My biggest concern at this point was the strength of the plastic to keep its shape and not succumb to either fatigue or deformation (creep), the latter being a very real concern especialy for PLA 3D printed models, which is why people tend to use stronger plastics such as Nylon for parts that need to work under mechanical load. I didn’t have nylon nor had any intention of buying it, as it’s already expensive enough, even more so at the start (and during) the COVID-19 pandemic, which is when I had the idea, so I printed everything in PLA and hoped for the best. It’s been over 2 months now since I started using this new sensor design and it’s going as strong as ever, no sign of degradation so far. Of course it’s still too soon to tell if this is actually good enough on the long run, especially as I only play around 1-2 hours each session, and about 3-4 sessions a week. Ps: writing this just gave me an idea of integrating a keylogger in the Arduino code, to keep a log of how many presses each arrow takes, so I can then use to measure the longevity of the sensors and/or frame. I’ll talk more about this on the last post.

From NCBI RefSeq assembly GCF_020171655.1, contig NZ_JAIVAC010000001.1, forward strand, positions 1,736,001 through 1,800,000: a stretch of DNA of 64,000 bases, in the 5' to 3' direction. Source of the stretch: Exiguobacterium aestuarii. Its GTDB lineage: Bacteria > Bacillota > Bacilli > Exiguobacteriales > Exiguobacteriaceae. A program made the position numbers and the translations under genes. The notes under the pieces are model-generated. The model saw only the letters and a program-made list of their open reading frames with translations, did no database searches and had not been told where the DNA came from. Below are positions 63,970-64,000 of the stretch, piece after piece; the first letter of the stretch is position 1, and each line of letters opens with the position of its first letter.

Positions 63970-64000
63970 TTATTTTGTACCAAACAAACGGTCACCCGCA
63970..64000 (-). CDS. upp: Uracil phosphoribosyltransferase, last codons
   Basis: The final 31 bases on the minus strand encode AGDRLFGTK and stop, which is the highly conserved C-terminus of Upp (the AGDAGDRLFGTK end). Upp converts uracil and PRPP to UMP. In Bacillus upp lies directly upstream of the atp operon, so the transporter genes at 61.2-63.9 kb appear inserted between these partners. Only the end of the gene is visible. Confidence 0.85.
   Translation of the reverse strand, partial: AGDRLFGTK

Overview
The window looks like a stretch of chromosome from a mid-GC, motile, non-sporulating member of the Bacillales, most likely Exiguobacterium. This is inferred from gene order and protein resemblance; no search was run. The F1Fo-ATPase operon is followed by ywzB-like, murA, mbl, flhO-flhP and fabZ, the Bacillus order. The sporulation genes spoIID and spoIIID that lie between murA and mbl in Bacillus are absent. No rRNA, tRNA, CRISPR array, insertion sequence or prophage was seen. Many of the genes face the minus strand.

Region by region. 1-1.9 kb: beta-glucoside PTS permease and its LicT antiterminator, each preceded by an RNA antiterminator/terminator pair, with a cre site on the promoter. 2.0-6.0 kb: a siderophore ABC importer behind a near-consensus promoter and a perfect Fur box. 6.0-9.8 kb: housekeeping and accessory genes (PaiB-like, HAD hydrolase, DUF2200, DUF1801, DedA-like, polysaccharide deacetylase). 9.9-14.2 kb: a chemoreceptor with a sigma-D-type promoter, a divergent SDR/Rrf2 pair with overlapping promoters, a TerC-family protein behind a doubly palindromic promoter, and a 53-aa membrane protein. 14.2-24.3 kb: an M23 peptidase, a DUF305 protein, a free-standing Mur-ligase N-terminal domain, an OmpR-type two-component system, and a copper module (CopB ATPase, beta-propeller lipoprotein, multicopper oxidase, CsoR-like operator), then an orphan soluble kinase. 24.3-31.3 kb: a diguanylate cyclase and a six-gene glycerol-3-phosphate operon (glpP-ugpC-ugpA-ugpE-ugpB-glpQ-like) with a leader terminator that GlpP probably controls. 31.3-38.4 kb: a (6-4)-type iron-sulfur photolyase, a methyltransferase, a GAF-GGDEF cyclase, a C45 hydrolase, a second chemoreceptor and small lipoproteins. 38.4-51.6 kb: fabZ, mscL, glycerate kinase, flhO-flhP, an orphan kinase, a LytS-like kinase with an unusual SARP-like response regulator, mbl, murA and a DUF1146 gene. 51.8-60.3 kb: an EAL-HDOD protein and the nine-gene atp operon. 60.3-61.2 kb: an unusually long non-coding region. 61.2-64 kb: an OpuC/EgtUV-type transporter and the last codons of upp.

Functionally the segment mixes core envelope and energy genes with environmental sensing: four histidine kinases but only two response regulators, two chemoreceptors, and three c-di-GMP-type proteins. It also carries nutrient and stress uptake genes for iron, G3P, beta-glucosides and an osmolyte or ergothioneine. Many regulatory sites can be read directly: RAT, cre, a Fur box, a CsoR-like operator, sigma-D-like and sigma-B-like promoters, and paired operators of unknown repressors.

Finally, the last big change to the sensor design was the addition of some extensions on the top half. I managed to do this after I “gained” another 5mm due to the switch from wood to plastic arrow frame. The reason why I did this is because the first “all-plastic” design had a major flaw, in that the contact area between the sensor and the arrow panel was too small, creating much more friction on the acrylic panel, eroding away the copper on the sensor, and ruining the arrow’s noteskins (I forgot to take a picture of it, but the prototype acrylic panel had huge holes on the noteskins just above the 4 sensors). These extensions, which I call “wings”, had a receded slot for the copper to go through to avoid it being eroded away. This recession is only 0.2mm high, and this erosion is purely cosmetic, it does not affect the functionality of the sensor at all, since what matters is the underside of the top sensor plate.